In 1894 Reverend Bowen travelled north to help Bishop Bompas in his mission work. On the reverend’s voyage, his efforts to learn how to play the small concertina were not always appreciated by those within earshot. But as his skill increased so did the comfort it brought to lonely, isolated places. During church services it had the bellow of an organ; at the graveside it became the soft accompaniment to sorrowful voices.
Reverend Exham had a habit of losing his mitts—often leaving them in people's homes—so an Old Crow woman made these "idiot mitts" for him. Crafted from hide, likely caribou, and trimmed with beaver fur, they are tied together with wool. This style of attached mitts were originally designed for mushers so they could untangle their dog teams without setting their mitts down—seems they worked for the Reverend Exham too.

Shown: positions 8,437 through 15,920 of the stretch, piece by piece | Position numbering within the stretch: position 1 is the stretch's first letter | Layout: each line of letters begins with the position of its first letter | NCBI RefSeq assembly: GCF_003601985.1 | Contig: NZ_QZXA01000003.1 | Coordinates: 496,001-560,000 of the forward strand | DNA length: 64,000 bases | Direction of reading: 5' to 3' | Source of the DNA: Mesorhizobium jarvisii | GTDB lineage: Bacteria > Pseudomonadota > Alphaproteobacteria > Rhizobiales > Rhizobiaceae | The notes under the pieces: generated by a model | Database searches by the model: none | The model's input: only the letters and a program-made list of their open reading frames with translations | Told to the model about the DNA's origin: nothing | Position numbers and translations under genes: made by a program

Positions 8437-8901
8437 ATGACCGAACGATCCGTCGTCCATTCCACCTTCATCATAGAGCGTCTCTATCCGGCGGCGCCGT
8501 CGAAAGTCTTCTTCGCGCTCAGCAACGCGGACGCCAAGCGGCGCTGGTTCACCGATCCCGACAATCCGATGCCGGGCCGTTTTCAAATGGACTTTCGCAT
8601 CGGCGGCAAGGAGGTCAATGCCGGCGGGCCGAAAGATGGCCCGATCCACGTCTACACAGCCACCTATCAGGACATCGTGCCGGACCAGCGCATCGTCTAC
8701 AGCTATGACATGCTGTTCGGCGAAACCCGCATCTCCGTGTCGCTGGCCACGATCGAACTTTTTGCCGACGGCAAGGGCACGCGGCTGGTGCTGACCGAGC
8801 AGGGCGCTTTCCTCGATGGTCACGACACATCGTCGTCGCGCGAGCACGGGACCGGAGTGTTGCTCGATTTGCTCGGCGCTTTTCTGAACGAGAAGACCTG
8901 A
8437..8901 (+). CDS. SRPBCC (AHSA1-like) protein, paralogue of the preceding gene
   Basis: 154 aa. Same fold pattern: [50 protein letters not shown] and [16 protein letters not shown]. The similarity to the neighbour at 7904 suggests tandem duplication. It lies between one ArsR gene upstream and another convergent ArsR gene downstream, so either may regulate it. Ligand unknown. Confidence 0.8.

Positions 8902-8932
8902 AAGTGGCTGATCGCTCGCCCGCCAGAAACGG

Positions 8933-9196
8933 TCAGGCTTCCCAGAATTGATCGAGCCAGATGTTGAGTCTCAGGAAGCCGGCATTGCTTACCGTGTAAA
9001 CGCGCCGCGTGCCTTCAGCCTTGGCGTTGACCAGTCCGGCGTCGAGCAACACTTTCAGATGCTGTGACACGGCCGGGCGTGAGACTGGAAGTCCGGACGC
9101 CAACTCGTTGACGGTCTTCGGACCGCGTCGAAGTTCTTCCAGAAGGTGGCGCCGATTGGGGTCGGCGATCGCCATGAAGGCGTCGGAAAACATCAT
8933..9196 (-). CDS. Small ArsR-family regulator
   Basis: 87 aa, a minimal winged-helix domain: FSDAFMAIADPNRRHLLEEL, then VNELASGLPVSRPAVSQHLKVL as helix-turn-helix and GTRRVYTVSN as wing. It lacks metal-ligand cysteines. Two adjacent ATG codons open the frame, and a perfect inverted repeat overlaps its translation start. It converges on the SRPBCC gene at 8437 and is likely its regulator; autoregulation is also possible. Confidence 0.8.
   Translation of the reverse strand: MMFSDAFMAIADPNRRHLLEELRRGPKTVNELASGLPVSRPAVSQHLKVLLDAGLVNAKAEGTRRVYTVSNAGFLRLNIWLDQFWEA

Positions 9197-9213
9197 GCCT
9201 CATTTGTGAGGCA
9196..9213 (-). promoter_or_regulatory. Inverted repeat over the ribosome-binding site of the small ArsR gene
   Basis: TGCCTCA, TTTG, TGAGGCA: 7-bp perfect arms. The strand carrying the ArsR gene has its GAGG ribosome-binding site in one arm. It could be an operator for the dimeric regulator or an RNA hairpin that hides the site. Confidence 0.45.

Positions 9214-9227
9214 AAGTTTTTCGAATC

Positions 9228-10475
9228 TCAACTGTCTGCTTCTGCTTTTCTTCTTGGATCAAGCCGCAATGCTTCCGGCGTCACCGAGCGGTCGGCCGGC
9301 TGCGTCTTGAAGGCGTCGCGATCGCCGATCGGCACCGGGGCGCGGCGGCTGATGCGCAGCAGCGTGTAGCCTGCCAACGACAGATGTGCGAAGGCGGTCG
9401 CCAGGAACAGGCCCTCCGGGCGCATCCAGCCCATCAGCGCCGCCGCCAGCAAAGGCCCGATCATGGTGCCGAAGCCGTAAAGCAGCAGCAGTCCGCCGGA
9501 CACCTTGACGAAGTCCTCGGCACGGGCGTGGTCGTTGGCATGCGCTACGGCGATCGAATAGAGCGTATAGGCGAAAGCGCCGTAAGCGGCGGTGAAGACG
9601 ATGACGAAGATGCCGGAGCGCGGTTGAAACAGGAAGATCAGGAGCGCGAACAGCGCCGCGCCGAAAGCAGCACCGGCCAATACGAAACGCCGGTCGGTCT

The Reverend Bowen fell ill to "typhoid malaria" and had to leave Dawson in 1899 to recover. Before his departure, he was gifted with a sack of gold nuggets which he chose to have crafted into a beautiful communion service in Dublin, Ireland. Upon his return to the Yukon, the communion service was used often and was a reminder of the friend-liness of the Yukon people and the solace the church offered during difficult times.
This fishing lure from Herschel Island was owned by the Bishop Isaac Stringer ("the bishop who ate his boots"). It's made of green soapstone and bone bound together by sinew with a bent nail for a hook. These types of lures were very effective at catching tomcod through the tide cracks in the ice during spring and autumn and fishing holes cut in the early winter. Evidently, the legendary bishop ate tomcod as well as boots.
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